4. There are however other models?
Players unions are powerful in American professional sports. They are however often in conflict with their sports leaders and have organised strikes that damage their sport. In other situations athletes took over the organisation of a part of the competition, as in tennis. There is also the growing tendency in some individual sports where athletes tend to create private structures with their own coaches, doctors, managers, etc. and therefore tend to be out of the guidance of their National Federation. There is no sacred model. For example, the International Tennis Federation has established an intelligent dialogue with the ATP and WTA. The danger of athletes unions and private teams however is greed and selfishness. In a classic, integrated model, a part of the money generated by the elite flows back through the International Federation or the National Federation to support the sports development at the grass roots level. In athletes controlled leagues this is not the case. Athletes should never forget their origins. The have a responsibility towards the base that they come from.
5. How can the Olympic Movement maintain this classic model that you seem to prefer?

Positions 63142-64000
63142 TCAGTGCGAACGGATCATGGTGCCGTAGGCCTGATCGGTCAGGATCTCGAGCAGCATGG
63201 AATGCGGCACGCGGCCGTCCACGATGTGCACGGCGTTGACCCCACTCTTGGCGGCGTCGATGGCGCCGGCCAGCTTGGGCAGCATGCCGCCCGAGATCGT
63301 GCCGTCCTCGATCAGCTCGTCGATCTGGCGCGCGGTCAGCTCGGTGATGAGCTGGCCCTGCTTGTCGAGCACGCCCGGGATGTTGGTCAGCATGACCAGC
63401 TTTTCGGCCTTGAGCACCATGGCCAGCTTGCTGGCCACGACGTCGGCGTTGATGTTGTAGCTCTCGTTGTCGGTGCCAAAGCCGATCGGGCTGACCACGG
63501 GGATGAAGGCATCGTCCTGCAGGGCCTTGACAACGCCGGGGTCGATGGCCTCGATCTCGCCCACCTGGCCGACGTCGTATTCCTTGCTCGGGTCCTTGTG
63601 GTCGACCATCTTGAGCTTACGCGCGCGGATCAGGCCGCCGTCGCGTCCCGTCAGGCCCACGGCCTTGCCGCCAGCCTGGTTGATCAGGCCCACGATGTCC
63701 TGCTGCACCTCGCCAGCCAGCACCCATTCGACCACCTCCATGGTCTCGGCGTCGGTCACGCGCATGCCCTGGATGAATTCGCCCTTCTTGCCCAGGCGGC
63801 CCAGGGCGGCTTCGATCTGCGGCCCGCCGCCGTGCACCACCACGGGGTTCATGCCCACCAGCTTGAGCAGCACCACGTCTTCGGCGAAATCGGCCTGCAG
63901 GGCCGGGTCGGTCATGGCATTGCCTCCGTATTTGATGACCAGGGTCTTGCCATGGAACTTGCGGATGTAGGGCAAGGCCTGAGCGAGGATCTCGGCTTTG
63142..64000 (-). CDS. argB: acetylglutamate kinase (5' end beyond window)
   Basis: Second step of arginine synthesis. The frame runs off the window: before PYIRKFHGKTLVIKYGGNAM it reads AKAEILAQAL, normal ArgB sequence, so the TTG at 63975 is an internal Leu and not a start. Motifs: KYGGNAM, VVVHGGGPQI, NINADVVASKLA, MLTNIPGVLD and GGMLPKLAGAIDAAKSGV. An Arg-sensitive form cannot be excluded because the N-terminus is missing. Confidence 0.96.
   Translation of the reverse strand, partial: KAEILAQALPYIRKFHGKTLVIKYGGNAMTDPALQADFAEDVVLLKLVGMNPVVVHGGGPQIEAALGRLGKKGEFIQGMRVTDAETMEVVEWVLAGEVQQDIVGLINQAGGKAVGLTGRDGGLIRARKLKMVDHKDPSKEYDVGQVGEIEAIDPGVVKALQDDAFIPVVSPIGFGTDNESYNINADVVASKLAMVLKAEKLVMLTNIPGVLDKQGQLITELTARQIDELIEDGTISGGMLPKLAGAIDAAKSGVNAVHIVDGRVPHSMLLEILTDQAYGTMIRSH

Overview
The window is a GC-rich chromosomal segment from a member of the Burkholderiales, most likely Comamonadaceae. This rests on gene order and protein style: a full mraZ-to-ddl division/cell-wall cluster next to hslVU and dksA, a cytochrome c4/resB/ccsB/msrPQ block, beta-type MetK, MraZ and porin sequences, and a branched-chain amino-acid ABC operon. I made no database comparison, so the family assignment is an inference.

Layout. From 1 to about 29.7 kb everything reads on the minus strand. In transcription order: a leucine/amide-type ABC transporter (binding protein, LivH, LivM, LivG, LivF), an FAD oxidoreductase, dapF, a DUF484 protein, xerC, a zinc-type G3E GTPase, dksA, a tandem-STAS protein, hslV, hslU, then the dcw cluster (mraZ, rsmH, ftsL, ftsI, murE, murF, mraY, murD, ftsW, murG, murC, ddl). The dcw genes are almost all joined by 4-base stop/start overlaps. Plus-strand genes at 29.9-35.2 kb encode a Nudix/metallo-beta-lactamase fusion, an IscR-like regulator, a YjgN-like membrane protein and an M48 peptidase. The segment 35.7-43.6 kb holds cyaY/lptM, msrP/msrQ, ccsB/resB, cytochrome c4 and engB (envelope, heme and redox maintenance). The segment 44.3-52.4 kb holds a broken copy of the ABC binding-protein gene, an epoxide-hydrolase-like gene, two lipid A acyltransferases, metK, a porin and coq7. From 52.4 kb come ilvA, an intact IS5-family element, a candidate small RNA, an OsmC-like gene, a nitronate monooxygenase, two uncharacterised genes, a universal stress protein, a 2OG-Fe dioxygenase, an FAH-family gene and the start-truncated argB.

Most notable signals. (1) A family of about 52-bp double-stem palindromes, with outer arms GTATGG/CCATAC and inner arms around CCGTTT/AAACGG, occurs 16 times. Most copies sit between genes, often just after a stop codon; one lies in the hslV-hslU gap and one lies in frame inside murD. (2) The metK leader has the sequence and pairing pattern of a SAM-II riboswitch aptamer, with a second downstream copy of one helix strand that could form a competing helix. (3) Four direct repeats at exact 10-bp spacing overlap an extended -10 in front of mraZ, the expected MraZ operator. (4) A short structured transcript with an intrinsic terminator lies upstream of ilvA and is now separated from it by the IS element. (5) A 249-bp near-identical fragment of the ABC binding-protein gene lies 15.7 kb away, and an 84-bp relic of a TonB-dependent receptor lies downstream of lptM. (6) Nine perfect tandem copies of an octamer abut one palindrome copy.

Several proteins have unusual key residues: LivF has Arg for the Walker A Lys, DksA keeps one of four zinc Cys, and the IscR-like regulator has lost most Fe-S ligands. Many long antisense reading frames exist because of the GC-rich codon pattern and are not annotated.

One of the reasons why athletes have created unions or private structures is that they fear they do not get enough support anymore from their clubs or National Federations. Sport has become far more sophisticated and professional. Athletes train almost full time. Sports leaders however are for the vast majority still volunteers who do not always have neither the skills nor the time required and we must also admit that many sports leaders still have a tendency to be too paternalistic. Sports leaders must enter into a new dialogue with athletes. We must have better contacts and listen to them through representation and athletes' commissions, in the IOC, IFs, and NOCs. At the same time we must improve the quality of the services to the athletes by an increased professionalisation of the coaches and a far better education of the volunteers who will remain the backbone of sports organization. For many athletes sport remains a passion but has also become a profession and this requires also a contractual approach between themselves and their sports leaders. The future lies in the establishment of a Charter with the description of rights and duties of athletes and sports leaders.